Every parent of a young child in lockdown either knows this fact or is about to learn it: you don’t get to choose where they find their joy.
For example, my two and half year old son likes to listen to the Thomas and Friends Storytime podcast. It is, by some margin, his favourite thing to do. By a similar margin, the opening “toot toot” of the podcast is my least favourite sound on the entire planet, which now activates my fight or flight reflex every time I hear it. But due to some quirk of evolution, I find myself unable to deny my boy his train show, as it gives him the kind of happiness unattainable to adults without the use of class-A drugs.
Nonetheless, I am genuinely confronted by how much I hate this show and the trains therein. Some of this can be chalked up to entering our fourth week of lockdown with no end in sight. Most of it can be chalked up to Thomas and Friends Storytime being a bad show about trains who I hate.
There are lots of interesting reasons to hate this show, but I’m not getting into any of them here. This is simply a list of all the trains in the show, ranked by how much I hate them. This ranking is not definitive. Those in a similar position to me may wish to make their own list of trains they hate from their child’s train podcast. It doesn’t need to be a train podcast specifically that’s driving you insane in lockdown. For me, however – and I really cannot stress this enough – it is.
Nia is the least objectionable train in my son’s train podcast, possibly because she’s afforded so little airtime. I can’t tell you much about Nia, other than that she’s painted orange, which is fine, and that she was once tasked with bringing an elephant to the Sodor Animal Park and the elephant ran away, which is not.
A lot of people don’t like Gordon, who is haughty and rude, but I feel an affinity with this train because the contempt in which he holds all the other trains on the Island of Sodor comes very close to matching my own. There aren’t a lot of Gordon-centric episodes in Thomas and Friends Storytime, but as if to make up for this, the actor shouts each of his lines at an upsetting volume. Gordon doesn’t get into adventures like the other trains, and seems to be very into the core business of “being a train”. It is for this reason alone that he does not rank higher.
I’m told that there’s a famous episode of the old TV show where Henry is bricked up in a tunnel for all eternity as a punishment for disobedience. I am not exaggerating when I say that if this happened to any of the trains in Thomas and Friends Storytime, I would take my shirt off and run around the living room like I’d just won the World Cup.
Henry is not entombed alive in the podcast, which is a great shame.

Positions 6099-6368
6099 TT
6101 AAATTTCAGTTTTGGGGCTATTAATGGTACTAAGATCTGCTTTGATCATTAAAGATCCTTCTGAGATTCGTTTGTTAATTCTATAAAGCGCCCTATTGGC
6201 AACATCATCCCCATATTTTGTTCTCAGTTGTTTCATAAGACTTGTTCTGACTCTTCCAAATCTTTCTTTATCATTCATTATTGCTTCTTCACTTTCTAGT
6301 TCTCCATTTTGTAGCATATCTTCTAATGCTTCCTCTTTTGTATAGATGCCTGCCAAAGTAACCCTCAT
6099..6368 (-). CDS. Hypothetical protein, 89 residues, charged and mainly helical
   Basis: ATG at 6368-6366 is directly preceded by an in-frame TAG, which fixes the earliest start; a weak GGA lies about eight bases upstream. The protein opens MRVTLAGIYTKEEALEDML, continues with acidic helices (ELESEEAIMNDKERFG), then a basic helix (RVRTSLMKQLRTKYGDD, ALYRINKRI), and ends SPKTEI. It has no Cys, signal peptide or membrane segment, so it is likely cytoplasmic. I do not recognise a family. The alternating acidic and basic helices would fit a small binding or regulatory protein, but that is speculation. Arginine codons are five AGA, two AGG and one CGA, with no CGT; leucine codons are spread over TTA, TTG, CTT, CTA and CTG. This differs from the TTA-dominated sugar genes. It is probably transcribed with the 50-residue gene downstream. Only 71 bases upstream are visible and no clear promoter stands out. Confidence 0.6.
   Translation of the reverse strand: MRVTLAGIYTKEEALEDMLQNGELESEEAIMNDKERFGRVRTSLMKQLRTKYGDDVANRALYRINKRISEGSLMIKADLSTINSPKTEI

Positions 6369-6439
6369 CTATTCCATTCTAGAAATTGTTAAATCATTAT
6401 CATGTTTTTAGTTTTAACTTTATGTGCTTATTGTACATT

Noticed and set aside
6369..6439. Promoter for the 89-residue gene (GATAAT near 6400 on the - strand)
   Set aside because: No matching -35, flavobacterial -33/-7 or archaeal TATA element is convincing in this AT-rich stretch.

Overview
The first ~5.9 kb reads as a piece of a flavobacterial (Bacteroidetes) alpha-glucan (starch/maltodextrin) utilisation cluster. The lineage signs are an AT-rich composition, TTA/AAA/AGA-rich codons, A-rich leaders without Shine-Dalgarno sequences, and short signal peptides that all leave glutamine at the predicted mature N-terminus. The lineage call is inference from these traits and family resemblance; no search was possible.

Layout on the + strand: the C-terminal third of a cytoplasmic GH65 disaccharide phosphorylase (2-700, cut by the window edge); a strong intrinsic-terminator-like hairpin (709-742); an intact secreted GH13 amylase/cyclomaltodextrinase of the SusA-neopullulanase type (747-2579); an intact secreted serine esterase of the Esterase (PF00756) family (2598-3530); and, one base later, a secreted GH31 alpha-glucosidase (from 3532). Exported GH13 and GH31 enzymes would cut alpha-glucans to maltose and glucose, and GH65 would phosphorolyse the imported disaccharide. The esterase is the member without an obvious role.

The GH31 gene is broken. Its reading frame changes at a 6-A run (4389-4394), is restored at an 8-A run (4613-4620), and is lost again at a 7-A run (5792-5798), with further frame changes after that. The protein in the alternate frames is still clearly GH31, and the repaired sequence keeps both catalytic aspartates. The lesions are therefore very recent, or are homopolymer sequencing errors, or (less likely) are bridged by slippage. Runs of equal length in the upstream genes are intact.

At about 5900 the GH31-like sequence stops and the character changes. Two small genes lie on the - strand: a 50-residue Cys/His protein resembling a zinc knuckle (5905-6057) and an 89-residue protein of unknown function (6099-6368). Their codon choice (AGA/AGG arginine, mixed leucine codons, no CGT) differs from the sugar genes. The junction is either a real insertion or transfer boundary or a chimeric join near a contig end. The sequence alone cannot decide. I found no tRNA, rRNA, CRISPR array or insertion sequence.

Diesel is a diesel-powered shunting engine and is the closest thing Thomas and Friends Storytime has to an antagonist. Why is he the antagonist? Well, when the Reverend W. Awdry was dreaming up the magical Island of Sodor to delight and entertain a generation of children, he decided to establish a blood feud between the diesel and steam powered engines. I can only assume he did this for his own inscrutable Protestant reasons, and the end result is a kind of completely incongruous, sectarian tension that runs through the series. Diesel is the head of the diesel faction on Sodor and once stole a Christmas tree. Pathetic.
My son has episodes that he likes more than others. Thomas’ Animal Friends, featuring Rebecca, is his favourite episode of all, and as a result I know Thomas’ Animal Friends better than literally any piece of media or art I have ever encountered. I have more clarity around the events that unfold in Thomas’ Animal Friends than anything that has ever happened to me in my actual life, including the birth of my son. It is for this reason that I would like to see Rebecca the Large Tender Engine exploded by huge amounts of dynamite.
4. Cranky the Crane
I’ll be the first to admit that Cranky The Crane is not a train. He still makes my list.
In 1896, the Lumiere brothers premiered their film L’Arrivée d’un train en gare de La Ciotat. It’s a 50 second clip of a train arriving at a station, and when it was first shown in Paris, the audience were so terrified that they ran screaming from the room. This was prescient, as 125 years on, it is my exact reaction when James The Red Engine appears in any episode of Thomas And Friends Storytime.
James is billed as “the funny engine”. To begin with, this is a lie. James does nothing at any point in any of the episodes that could even be generously described in those terms. The podcast’s insistence that James is comic relief might be what tips me over the edge in lockdown, ripping our speakers from the wall and walking them, and myself, into blessed traffic.
The only reason that this guy isn’t at number one is that the other day we were at the park and my son held out his arms and ran down the path and said “toot toot I’m Thomas!” with a huge smile on his face which was the best thing to happen to me all week.
Nonetheless, Thomas is a huge piece of shit and no doubt about it. J.R.R Tolkien once said that “cellar door” was the most beautiful sounding phrase in the English language. This was only because he had never heard the phrase “Thomas The Tank Engine has been turned to atoms by a futuristic beam weapon”.
And so, by default, Percy, The Green Engine, is my most hated engine on Thomas and Friends Storytime. He is in most of the episodes and says things like “Last one to Tidmouth Sheds is a broken boiler!” without any consequence from a sane God.
That’s the list. I do not wish to discuss the trains any further.